5. Jennifer Nansubuga Makumbi (Kintu)
Jennifer Makumbi, born in Uganda is a novelist and short story writer. She won the inaugural Kwani? Manuscript prize in 2013. Kwani Trust went on to publish the novel Kintu in 2014. In the same year, she won the Commonwealth short story prize with Let us Tell This Story Properly. Her other short fiction has been published by African Writing Online, Granta, Moss Side Stories, among others. She studied at Manchester Metropolitan University and Lancaster University for her Masters and Doctoral degrees respectively.

9. Zukiswa Wanner (London Cape Town Joburg)
Zukiswa Wanner, born in Zambia to a South African father and a Zimbabwean mother, is a writer. Her debut novel, The Madams, was shortlisted for the K. Sello Duiker Award in 2007. It was followed by Behind Every Successful Man, published by Kwela in 2008, Men of the South, also by the same publisher in 2010. Men of the South was shortlisted for the 2011 Commonwealth Writers Prize. Her latest novel, London Cape Town Joburg, was published by Kwela in 2014. She was named one of the Hay Festival’s Africa39 authors. She sits on the Writivism Board of Trustees and started the ReadSA initiative to encourage South Africans to read African books.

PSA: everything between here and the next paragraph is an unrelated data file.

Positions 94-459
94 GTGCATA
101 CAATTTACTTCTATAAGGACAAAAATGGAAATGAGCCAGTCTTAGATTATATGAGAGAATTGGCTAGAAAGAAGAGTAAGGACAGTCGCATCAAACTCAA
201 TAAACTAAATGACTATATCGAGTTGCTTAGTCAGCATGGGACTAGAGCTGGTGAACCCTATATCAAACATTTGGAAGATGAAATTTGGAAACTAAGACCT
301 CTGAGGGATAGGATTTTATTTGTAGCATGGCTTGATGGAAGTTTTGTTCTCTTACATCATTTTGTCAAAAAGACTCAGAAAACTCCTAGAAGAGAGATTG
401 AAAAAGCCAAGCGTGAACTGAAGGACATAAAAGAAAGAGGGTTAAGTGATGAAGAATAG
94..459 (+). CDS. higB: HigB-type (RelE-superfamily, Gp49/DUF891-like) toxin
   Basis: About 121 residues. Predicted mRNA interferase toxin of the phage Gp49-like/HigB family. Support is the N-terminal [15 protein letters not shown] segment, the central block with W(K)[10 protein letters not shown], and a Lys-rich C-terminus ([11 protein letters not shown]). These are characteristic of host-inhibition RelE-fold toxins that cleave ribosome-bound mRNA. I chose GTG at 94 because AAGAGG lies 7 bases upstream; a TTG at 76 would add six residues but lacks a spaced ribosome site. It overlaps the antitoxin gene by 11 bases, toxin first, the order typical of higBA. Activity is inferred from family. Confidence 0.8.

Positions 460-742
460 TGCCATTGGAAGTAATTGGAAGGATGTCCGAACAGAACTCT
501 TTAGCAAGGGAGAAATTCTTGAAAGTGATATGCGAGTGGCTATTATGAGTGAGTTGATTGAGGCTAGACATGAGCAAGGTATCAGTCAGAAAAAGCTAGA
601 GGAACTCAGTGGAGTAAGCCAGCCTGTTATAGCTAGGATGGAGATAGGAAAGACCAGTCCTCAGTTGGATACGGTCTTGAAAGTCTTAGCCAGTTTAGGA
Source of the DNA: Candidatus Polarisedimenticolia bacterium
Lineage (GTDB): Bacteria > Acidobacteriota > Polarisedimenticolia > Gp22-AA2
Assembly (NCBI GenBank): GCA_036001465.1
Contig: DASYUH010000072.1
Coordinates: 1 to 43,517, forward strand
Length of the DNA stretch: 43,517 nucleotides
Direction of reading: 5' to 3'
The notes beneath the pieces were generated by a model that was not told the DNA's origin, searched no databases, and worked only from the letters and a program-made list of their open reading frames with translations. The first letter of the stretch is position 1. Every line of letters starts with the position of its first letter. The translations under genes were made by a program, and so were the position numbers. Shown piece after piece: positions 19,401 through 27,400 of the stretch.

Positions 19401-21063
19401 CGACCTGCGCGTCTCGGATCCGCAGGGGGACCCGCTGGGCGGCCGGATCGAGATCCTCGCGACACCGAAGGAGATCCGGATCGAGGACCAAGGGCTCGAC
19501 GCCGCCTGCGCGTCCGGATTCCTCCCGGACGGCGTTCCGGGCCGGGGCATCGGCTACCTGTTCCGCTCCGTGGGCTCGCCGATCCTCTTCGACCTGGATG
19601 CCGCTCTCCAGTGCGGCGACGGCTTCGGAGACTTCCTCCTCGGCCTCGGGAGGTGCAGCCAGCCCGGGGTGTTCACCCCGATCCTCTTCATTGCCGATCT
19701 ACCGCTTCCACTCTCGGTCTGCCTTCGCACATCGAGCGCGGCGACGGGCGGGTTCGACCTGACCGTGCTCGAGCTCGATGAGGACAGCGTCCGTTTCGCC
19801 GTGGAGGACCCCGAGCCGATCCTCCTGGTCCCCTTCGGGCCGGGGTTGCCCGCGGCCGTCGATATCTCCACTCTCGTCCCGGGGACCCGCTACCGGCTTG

7. Novuyo Rosa Tshuma (Shadows)
Novuyo Rosa Tshuma, born in Zimbabwe, is a fiction writer. Her debut novella and collection of short stories was published by Kwela in 2013. Her stories have appeared in various publications, including the 2010 Caine Prize Anthology and African Roar. She won the 2009 Yvonne Vera Award and the Herman Charles Bosman Prize for English Fiction with Shadows. She is currently a Maytag Fellow at the MFA Creative Writing Programme at the University of Iowa and one of the 39 writers named by the Hay Festival as potential influences on future African Literature.